Beekeepers And Farmers Must Work Together To Address Bee Issues: Hugh Simpson

Bee hives are winterized in a Manitoba bee yard. Lyndsey Smith, 2013

Commercial beekeeper Hugh Simpson believes farmers and beekeepers have to collaborate, communicate and co-operate to ensure Ontario’s bee population remains strong and healthy.

Simpson is a founding member of the Independent Commercial Beekeepers Organization. The group was founded by like-minded beekeepers who make a living keeping bees as livestock based on economics, logic and practical decision making.

“Farmers and beekeepers have a long history of working together and are partners in agriculture,” says Simpson who believes all stakeholders have to look past the emotion that runs high on the pollinator health issue.” Commercial beekeeping for profitability is complex and you need to make the right kinds of management and strategic choices,” he adds.

RealAgriculture.com caught up with Simpson at the recent Day For Bees And Agriculture held at his farm near Collingwood, Ontario. He shared his thoughts on what he calls the “Three Ps” of bee management and how an integrated approach to managing pests, poor nutrition and pesticides is the key to success.

Related: Honey producers file class action lawsuit against seed treatment makers Syngenta and Bayer.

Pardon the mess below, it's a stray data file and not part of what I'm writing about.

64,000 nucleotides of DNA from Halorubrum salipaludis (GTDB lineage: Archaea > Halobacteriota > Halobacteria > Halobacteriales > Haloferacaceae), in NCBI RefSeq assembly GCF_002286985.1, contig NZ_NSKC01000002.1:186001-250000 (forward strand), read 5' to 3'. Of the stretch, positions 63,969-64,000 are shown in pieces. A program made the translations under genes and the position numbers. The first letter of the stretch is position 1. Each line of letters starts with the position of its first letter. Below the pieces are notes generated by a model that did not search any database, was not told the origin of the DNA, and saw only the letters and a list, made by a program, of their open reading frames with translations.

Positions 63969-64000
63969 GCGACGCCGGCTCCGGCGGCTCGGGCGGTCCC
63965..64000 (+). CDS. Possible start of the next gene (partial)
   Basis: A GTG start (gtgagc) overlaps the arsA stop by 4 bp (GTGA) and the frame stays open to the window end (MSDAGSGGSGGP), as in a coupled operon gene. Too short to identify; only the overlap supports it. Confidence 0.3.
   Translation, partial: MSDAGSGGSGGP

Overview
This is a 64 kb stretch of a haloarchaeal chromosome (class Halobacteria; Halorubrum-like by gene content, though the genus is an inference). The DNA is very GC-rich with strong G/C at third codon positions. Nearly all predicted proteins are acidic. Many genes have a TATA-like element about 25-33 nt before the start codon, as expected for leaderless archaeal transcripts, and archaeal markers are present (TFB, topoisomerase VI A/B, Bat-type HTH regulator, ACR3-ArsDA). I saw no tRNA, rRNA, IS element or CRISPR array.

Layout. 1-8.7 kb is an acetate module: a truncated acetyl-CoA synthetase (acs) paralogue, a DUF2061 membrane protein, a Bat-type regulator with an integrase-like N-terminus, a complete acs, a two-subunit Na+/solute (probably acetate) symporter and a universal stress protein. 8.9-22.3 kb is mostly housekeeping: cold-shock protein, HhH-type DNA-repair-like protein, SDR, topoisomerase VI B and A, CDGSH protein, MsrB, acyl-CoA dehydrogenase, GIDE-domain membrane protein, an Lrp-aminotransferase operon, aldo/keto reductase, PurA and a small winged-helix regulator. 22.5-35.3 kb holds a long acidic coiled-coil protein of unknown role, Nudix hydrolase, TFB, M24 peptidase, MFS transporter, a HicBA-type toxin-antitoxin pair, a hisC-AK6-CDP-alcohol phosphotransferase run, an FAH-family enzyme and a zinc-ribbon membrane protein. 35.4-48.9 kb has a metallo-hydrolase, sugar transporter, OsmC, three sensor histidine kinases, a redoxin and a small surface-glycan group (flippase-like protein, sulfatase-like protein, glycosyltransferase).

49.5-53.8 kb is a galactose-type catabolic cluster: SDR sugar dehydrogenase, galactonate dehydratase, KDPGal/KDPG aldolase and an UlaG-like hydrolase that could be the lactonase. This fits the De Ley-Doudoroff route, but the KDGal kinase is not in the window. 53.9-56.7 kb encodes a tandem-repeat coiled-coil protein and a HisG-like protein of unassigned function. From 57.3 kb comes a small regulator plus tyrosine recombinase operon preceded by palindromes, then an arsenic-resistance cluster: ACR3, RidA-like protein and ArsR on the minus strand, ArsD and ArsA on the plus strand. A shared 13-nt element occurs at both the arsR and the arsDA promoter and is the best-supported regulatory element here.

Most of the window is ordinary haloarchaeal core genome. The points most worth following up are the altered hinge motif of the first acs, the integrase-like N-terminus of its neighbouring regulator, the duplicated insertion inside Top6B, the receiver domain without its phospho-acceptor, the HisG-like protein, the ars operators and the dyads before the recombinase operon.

Hear this interview here, if you can’t see the embedded player.

 

Bernard Tobin

Bernard Tobin is Real Agriculture's Ontario Field Editor. AgBern was raised on a dairy farm near St. John's, Newfoundland. For the past two decades, he has specialized in agricultural communications. A Ryerson University journalism grad, he kicked off his career with a seven-year stint as Managing Editor and Field Editor for Farm and Country magazine. He has received six Canadian Farm Writers' Federation awards for journalism excellence. He's also worked for two of Canada's leading agricultural communications firms, providing public relations, branding and strategic marketing. Bern also works for Guelph-based Synthesis Agri-Food Network and talks the Real Dirt on Farming.

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